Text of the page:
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Romney, president differ on stem cells

Governor won't back state funds for work

With embryonic stem cell research emerging as a key issue in the presidential election, Governor Mitt Romney yesterday stuck by his fundamental difference of opinion with President Bush over the federal funding of new lines of research, saying he believes it "can be conducted in an ethical and moral manner."

Romney's wife, Ann, suffers from a disease that could potentially be cured by stem cell research, and Eric Fehrnstrom, Romney's communications director, said the governor "wants to encourage and support scientific research and the discovery of new cures."

Responding to questions from the Globe, Fehrnstrom said, "For that reason, he supports stem cell research on new and existing lines, in both private and federally funded settings."

That position, also outlined during a press conference this week by Ann Romney, puts the Republican governor at odds with the president's policy and far closer to that of Senator John F. Kerry, the Democratic nominee.

Bush's policy forbids federal funding of any research on lines of embryonic stem cells produced after Aug. 9, 2001. Kerry decried that policy as an impediment to scientific advancement and pledged to allow federal funding on all lines discovered by researchers.

Even as he parted company with Bush on the issue of expanded federal funding for stem cell research, Romney said he has no intention of earmarking state money for research efforts by firms or universities here in Massachusetts, as New Jersey recently did. He also refused to take a position on a new, cutting-edge stem cell harvesting technique that involves the cloning of human cells for therapeutic stem cell treatments.

"There's no reason to believe there are any gaps in the funding for stem cell research that require the state to step in with money of its own," Fehrnstrom said.

Regarding the cell cloning research method, which made headlines around the world after the British government sanctioned such work for the first time, Fehrnstrom said, "We're not going to take a position on finer and finer gradations of this issue without giving it careful reflection and thought."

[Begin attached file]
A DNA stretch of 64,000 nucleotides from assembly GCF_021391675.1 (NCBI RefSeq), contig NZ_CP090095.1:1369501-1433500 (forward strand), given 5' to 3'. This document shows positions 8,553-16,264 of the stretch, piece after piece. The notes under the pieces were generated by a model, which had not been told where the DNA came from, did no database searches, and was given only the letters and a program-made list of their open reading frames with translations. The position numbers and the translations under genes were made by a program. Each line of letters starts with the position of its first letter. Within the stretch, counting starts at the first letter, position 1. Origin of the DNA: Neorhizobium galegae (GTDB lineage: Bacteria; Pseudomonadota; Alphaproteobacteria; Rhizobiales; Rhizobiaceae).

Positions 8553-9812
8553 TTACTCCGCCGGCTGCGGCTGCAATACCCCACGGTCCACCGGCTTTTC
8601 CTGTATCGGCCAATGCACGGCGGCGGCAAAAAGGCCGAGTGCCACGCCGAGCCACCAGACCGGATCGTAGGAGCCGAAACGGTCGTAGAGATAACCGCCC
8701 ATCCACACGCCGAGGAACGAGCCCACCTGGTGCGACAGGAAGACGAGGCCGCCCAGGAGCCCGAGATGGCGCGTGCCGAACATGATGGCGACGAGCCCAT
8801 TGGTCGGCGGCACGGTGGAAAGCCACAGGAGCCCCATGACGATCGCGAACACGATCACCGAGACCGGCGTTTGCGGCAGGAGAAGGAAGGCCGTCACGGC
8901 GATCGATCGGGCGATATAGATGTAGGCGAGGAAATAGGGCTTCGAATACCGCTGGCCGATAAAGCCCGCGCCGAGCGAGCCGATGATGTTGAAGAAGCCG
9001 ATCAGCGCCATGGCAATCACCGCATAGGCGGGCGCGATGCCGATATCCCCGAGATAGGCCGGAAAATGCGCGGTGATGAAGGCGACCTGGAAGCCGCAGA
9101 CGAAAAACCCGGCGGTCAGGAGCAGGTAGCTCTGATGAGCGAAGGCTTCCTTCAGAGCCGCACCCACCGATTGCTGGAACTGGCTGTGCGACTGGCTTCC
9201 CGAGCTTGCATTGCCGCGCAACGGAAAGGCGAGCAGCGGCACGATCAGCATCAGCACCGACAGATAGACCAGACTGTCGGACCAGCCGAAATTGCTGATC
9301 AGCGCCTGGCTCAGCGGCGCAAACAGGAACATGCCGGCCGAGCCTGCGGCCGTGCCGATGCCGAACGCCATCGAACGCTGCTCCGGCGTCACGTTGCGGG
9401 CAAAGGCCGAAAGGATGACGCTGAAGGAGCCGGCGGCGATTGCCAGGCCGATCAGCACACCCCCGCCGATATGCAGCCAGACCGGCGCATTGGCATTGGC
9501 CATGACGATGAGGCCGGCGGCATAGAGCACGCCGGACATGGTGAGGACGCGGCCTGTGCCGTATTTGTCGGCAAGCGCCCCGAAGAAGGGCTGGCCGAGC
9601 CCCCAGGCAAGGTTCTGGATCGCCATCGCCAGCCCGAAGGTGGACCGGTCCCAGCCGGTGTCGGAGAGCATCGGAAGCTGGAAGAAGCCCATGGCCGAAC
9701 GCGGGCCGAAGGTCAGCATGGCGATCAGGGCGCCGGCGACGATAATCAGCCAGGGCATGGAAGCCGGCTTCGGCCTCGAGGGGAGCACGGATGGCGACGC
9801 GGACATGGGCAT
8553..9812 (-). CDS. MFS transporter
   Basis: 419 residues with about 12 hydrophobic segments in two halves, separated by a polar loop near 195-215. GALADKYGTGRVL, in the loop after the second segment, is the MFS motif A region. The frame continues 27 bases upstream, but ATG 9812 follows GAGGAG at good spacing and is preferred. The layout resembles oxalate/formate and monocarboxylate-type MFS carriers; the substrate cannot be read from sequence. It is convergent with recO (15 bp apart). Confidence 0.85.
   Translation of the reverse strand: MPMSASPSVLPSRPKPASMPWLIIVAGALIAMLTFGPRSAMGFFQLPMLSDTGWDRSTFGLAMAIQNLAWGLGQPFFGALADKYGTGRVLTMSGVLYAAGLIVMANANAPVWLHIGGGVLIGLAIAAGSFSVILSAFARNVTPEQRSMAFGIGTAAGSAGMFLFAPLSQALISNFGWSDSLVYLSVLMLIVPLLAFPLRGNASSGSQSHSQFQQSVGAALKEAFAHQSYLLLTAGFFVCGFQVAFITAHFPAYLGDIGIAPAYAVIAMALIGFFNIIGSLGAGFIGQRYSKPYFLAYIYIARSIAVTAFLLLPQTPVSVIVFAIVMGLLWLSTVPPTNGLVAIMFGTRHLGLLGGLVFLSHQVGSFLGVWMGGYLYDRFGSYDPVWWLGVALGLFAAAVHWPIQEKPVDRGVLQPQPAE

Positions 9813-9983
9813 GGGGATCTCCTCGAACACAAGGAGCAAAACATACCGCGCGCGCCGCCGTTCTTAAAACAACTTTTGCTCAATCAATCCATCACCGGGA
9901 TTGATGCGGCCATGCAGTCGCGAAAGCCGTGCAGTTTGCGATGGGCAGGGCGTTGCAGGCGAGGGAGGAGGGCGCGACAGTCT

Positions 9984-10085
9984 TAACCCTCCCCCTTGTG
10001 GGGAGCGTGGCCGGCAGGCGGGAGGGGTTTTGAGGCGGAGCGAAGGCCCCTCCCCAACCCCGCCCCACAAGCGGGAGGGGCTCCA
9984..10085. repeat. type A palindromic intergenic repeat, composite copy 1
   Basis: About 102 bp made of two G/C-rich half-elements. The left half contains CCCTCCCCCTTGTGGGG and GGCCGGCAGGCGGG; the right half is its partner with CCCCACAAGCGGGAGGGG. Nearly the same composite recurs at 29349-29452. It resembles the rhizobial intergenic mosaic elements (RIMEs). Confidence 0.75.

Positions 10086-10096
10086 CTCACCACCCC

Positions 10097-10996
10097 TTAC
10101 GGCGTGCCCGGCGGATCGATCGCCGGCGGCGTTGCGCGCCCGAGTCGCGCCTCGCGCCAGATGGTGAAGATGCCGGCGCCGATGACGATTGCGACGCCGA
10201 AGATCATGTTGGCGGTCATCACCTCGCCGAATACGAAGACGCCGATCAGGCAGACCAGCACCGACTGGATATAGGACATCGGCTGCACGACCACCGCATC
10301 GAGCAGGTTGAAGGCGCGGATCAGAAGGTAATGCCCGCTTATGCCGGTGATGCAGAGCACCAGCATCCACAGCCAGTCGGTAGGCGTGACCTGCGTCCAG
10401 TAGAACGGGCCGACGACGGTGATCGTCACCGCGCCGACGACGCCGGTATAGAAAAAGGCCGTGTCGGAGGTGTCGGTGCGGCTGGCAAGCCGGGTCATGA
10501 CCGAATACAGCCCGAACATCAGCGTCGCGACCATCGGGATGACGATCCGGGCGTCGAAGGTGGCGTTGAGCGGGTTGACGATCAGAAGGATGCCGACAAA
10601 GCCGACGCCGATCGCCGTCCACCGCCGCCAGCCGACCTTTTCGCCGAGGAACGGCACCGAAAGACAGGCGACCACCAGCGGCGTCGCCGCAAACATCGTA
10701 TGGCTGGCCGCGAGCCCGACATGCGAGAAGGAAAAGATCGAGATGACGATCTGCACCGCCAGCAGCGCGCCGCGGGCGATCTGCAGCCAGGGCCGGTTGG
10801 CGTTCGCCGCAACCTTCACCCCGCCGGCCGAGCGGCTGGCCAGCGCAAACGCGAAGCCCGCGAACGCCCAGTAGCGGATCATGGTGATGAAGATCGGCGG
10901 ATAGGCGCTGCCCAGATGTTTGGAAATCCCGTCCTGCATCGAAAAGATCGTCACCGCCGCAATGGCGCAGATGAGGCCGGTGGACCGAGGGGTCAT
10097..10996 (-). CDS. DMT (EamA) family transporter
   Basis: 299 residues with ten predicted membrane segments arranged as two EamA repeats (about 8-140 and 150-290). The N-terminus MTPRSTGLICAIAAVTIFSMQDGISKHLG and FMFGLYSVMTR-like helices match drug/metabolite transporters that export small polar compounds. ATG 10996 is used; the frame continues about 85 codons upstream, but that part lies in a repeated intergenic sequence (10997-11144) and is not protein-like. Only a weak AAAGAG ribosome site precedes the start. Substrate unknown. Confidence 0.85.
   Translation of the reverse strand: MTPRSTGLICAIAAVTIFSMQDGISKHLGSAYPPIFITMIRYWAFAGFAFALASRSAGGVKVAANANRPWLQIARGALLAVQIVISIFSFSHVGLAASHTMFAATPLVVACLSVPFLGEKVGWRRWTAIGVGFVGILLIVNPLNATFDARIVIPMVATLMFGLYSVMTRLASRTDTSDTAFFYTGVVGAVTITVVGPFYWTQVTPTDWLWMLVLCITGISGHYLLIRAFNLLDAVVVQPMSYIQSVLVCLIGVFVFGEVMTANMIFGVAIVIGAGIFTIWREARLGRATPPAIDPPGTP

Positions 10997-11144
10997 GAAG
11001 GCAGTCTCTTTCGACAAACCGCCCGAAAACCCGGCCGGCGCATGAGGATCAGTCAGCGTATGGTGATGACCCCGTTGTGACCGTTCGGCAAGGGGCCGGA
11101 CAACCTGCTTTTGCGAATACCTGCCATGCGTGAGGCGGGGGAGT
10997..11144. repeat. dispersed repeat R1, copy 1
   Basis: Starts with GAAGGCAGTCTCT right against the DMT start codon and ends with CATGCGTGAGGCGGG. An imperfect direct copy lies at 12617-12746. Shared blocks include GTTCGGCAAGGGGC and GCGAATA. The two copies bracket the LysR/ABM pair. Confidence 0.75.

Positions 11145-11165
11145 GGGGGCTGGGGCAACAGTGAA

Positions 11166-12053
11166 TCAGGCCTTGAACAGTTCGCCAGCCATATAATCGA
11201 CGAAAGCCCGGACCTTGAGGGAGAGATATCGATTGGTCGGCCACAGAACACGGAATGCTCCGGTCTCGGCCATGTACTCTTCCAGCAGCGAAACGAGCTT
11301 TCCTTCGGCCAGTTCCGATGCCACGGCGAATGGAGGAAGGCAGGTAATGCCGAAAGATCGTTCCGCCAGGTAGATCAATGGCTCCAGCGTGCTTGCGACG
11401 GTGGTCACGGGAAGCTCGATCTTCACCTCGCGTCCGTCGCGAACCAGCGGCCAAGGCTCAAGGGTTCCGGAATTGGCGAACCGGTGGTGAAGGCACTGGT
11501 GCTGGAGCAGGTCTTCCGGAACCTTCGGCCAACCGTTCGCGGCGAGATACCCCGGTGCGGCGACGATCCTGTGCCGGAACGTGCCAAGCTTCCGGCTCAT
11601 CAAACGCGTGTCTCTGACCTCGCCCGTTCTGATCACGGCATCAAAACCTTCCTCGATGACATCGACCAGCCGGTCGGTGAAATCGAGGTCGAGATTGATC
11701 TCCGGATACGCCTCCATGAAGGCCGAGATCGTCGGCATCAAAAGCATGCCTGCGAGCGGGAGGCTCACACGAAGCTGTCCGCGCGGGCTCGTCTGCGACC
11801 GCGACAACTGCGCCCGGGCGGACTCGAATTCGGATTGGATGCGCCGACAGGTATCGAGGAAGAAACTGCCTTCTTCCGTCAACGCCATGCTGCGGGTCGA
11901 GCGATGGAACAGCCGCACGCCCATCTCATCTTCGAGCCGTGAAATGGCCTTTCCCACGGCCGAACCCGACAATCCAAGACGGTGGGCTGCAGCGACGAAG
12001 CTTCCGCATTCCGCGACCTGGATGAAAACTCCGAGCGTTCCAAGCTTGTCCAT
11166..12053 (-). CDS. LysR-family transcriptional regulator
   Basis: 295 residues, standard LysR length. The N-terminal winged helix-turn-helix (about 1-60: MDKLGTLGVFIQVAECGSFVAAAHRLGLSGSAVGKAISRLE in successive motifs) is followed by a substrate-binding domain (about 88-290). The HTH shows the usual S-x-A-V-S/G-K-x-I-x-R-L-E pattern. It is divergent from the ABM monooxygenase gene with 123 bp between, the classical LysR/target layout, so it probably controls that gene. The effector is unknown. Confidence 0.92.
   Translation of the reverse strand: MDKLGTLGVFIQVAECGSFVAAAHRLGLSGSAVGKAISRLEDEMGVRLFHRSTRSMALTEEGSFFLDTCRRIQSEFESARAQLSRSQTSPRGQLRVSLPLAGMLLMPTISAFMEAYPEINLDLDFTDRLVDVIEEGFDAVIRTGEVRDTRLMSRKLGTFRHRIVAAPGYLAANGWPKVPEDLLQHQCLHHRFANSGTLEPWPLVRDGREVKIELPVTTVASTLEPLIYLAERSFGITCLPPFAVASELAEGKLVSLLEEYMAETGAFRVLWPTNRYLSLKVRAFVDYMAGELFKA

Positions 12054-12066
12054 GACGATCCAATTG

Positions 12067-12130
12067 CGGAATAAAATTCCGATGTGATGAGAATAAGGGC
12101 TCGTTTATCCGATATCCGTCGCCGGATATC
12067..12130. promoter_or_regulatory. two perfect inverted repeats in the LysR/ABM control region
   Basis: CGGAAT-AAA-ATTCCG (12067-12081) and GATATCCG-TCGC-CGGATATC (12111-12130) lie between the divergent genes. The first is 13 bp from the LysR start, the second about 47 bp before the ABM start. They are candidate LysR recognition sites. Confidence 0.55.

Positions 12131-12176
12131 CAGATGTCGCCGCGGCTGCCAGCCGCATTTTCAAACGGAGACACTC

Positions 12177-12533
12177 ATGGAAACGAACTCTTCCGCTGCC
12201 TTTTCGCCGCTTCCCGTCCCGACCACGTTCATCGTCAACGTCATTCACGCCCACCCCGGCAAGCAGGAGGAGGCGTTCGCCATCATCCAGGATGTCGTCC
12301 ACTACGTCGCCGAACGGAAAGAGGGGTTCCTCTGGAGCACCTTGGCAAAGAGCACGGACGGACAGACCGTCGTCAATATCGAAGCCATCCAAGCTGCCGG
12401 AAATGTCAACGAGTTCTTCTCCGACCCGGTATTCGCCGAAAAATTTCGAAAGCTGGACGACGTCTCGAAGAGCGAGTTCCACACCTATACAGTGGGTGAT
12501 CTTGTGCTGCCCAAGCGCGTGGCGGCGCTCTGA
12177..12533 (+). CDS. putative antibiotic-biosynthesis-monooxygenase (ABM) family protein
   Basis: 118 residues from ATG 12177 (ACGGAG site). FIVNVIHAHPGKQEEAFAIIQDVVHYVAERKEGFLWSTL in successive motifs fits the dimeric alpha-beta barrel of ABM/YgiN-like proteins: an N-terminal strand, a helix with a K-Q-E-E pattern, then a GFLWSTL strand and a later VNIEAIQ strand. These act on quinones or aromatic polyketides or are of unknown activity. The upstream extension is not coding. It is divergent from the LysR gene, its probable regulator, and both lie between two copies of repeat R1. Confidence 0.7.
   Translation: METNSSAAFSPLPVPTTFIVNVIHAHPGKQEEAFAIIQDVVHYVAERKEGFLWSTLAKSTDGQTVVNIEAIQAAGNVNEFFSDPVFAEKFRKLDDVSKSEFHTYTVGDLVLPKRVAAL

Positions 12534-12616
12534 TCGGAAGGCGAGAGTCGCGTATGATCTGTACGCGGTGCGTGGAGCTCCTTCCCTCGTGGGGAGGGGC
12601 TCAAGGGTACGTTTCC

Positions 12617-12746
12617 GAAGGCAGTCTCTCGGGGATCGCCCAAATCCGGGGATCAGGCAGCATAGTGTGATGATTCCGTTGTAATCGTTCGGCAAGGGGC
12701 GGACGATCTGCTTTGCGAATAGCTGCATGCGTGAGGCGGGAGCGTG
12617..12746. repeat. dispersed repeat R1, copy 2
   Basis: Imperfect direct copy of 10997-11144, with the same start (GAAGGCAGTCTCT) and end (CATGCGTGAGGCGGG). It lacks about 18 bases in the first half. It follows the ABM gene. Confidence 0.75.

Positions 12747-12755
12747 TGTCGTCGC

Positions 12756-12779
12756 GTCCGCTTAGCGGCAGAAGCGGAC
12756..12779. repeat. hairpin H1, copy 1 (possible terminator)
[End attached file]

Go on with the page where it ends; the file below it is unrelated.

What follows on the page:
Since running for office in 2002, Romney has expressed his support for stem cell research, in no small part because his wife has multiple sclerosis and she has passed on the genes for the disease to her five sons and seven grandchildren.

She spoke out in favor of stem cell research Tuesday, saying she believes the work can be done "morally and ethically" and "we need to learn more about it."

Scientists believe the study of embryonic stem cells, which have the potential to become any cell in the body, could yield a host of valuable insights into a range of diseases, including juvenile diabetes and Parkinson's disease. But the president and others are concerned the research crosses a fundamental moral line because scientists must kill embryos to do the research.

As hopes for the research have increased, the question of whether to keep the Bush policy has sparked an animated public debate. Ron Reagan, son of the late president, spoke at the Democratic National Convention in favor of stem cell research.

A number of prominent Republicans in both houses of Congress have called for a change in the policy, arguing that the lack of federal funding is holding back valuable research. Recent polls suggest a growing majority of Americans backs federally funded stem cell research.

In Massachusetts, home to the nation's largest cluster of biotechnical research, many lawmakers on both sides of the aisle have been eager to portray the Bay State as the ideal center for stem cell research. For two years, legislation aimed at encouraging the research has passed the state Senate, but later died in the House, where Speaker Thomas M. Finneran, an opponent of stem cell research, has refused to allow a vote on the topic. In both instances, Romney has said he would have signed the legislation if it had crossed his desk.

New Jersey lawmakers have devoted $6.5 million to developing new lines of stem cells within the state's public university system, and California has passed a bill encouraging stem cell research in that state.

In August 2001, when the president limited federal funding for stem cell research to lines already produced, there were 78 lines for scientists to work with. Since then, roughly 130 new lines have been developed, all either outside the United States or produced with private capital.

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